Could De Simone have unintentionally fired twice? Defense expert says it’s possible.

Experts on both sides debate shooting scenarios, case likely to go to jury Thursday

The main question on the final day of witness testimony in the Mark De Simone murder trial was not what happened on May 15, 2016 at Excursion Inlet, but what could have happened. With testimony wrapped up, the jury should begin deliberating Thursday.


Assistant Public Defender Deborah Macaulay was wrapping up her defense Wednesday, presenting the jury with her argument that De Simone — who is accused of shooting and killing Juneau jeweler Duilio Antonio “Tony” Rosales in 2016 — could have pulled the trigger unintentionally two times.

Only two expert witnesses testified Wednesday, but they each took the stand twice. Macaulay and Assistant District Attorney Amy Paige went back and forth with two firearm experts in court Wednesday, trying to determine if De Simone (or anyone, for that matter) could unintentionally fire a gun twice.

[Keep up with the trial’s closing day on our live blog]

Chad Kendrick, a local firearms expert and owner of Juneau gun and ammunition store Taku Tactical, performed a demonstration for the jury of how he thinks a person could end up firing two unintentional gunshots.

Paige called Debra Gillis, a forensic firearms and tool marks examiner for the Alaska Scientific Crime Detection Laboratory in Anchorage, to respond to Kendrick’s demonstration. Gillis said that when she first the theory of back-to-back unintentional gunshots, she thought it was “ridiculous.”

“It’s rare to have an unintentional discharge in the first place,” Gillis said. “To have two in conjunction, I think, is very rare.”

The argument centered around factors that could cause a person to unintentionally fire a gun, based on the research of Dr. Roger Enoka. Enoka testified via video call from Colorado on Tuesday, listing off ways a person could fire a gun without meaning to do so.

Two of these ways, Enoka and Kendrick explained this week, are if a shooter is startled as he or she holds the trigger and what’s called a sympathetic response. A sympathetic response, basically, is that if one hand does something, the other one will likely want to do that same thing, Enoka explains. Enoka says he saw instances where an officer was detaining a subject with one hand and holding a gun with the other, and sometimes when the non-armed hand closed in a fist, the hand carrying the gun would automatically follow suit and form a fist and pull the trigger.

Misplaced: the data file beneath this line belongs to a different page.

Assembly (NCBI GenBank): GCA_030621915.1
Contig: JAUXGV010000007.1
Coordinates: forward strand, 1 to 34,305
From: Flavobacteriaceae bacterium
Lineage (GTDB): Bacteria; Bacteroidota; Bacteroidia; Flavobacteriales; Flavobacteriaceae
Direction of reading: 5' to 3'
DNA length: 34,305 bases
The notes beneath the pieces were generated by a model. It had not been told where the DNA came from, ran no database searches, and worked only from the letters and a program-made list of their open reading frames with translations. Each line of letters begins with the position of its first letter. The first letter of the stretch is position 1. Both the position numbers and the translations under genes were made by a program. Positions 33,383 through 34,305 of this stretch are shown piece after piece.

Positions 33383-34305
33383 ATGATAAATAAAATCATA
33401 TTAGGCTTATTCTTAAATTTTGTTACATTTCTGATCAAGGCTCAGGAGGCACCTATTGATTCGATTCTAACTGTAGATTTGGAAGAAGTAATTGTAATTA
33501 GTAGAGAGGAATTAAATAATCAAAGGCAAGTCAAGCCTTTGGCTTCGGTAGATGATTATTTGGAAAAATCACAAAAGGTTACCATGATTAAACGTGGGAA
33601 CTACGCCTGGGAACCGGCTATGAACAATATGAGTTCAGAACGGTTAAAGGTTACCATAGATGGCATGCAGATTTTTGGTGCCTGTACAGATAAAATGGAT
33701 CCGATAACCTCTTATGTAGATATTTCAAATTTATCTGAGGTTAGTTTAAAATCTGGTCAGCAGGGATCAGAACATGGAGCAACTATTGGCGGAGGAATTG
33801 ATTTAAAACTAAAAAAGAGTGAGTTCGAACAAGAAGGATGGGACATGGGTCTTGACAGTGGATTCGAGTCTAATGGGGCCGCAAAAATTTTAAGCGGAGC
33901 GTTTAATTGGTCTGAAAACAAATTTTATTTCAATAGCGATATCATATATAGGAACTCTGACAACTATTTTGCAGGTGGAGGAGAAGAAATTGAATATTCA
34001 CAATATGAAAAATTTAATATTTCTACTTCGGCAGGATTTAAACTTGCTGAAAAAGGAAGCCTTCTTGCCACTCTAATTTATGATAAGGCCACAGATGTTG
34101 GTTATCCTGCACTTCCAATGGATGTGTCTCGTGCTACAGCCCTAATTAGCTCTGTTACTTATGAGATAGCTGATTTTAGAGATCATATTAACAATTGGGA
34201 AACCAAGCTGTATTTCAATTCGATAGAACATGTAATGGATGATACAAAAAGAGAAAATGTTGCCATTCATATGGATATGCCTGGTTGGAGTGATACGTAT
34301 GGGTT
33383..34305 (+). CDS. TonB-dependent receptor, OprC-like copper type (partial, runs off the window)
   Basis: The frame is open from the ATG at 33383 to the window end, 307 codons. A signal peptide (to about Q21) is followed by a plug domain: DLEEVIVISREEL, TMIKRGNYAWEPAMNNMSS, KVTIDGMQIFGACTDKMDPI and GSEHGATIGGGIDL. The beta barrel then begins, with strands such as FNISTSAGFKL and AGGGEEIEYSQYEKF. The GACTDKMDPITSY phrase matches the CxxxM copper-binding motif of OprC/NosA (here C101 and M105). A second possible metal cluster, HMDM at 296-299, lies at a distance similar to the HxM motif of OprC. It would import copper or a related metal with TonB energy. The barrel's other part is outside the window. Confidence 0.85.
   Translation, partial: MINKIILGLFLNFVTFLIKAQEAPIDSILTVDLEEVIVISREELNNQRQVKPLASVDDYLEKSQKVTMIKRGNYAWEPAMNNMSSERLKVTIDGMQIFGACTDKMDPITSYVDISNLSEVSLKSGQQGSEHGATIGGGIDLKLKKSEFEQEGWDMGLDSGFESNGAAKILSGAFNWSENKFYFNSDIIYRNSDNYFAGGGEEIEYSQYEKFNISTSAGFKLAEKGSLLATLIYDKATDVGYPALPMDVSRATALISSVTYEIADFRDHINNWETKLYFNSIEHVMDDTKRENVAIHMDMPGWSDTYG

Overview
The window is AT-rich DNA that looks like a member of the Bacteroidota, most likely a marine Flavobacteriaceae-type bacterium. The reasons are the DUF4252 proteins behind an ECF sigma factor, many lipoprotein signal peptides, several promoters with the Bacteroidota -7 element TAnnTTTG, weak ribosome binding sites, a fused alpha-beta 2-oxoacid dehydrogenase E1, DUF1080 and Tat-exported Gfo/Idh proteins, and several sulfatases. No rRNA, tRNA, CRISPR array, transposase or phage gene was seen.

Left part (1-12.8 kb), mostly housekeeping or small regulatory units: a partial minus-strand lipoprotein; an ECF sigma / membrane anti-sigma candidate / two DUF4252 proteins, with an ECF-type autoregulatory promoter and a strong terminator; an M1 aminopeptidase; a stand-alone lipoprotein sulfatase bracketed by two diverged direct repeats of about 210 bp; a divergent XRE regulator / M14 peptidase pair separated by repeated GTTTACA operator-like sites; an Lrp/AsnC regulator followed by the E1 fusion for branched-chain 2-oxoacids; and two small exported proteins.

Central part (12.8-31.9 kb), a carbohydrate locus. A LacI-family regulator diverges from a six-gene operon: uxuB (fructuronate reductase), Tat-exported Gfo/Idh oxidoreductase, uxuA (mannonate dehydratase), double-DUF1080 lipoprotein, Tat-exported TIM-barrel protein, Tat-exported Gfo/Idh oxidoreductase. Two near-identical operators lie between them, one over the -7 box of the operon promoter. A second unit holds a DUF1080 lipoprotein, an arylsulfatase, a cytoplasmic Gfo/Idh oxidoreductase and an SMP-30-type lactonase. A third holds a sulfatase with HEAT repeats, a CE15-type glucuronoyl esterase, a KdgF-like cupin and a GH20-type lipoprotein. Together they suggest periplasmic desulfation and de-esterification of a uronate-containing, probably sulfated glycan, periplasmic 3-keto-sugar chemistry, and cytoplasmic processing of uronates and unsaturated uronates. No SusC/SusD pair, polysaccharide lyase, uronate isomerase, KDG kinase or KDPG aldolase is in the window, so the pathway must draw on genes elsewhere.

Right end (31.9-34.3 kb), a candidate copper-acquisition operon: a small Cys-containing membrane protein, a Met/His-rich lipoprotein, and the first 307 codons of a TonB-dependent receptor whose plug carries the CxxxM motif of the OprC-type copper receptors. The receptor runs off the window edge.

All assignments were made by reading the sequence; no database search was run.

Kendrick said a subject could fire as a result of these factors, and then the recoil of the gun could cause the subject to fire the gun again quickly.

He demonstrated that a person might try and stop the gun as it recoils but accidentally re-cock the gun. With the finger still on the trigger from the first shot, Kendrick said, a person could squeeze the trigger again.

Kendrick used a revolver in the demonstration that was loaded with silicone bullets that stopped the gun from actually firing. The gun he used was his own, and a slightly different model than the Ruger .41 Magnum Blackhawk revolver that was identified as the weapon that killed Rosales.

Paige aggressively cross-examined Kendrick after the demonstration. Through cross-examination, Kendrick said the demonstration was purely hypothetical and was not based on any evidence in this specific case.

Paige asked Kendrick to consider another possibility as well — that a shooter could have fired the gun once, aimed again, cocked the gun again and fired again. Kendrick agreed. Paige then pointed straight at Kendrick, thrusting her hand forward with each word to emphasize her point.

“In other words,” Paige said, “this gun could have also operated exactly as it was intended to operate, isn’t that right?”

“It is possible, yes,” Kendrick said.

During her opening statement at the start of trial, Macaulay said she wasn’t denying that De Simone was the one holding the gun when it fired and killed Rosales. Multiple witnesses who were along with De Simone and Rosales on a hunting trip at the time testified that De Simone admitted shooting Rosales. De Simone declined to testify in the case.

Through the testimony of three witnesses this week — Kendrick being the main one — Macaulay illustrated the possibility that a shooter could unintentionally fire the gun twice.

Kendrick’s testimony was that if someone unintentionally fires twice, he or she would likely do it in extremely fast succession. This fits in with testimony from forensic pathologist Dr. Todd Grey on Monday, who said the bullets that went through Rosales’ head likely did so in very quick succession because their paths were very similar.

A main point for the prosecution is that firing the single-action revolver requires deliberate movements. If someone fired the gun intentionally, he or she would have to cock the hammer and pull the trigger for each shot.

Both attorneys will say their final words to the jury Thursday morning during their closing arguments. Judge Philip Pallenberg has said to the jury multiple times that he wanted the case to get to the jury on Wednesday, but he told them it’s best to give the attorneys ample time to make their closing arguments.

“I know that all of you would like to conclude your jury service and I know that this has gone on a long time,” Pallenberg said to the jurors. “At the same time, it’s a serious case. The stakes are, well, it’s a serious case and the decision is a very important one.”

• Contact reporter Alex McCarthy at 523-2271 or Follow him on Twitter at @akmccarthy.


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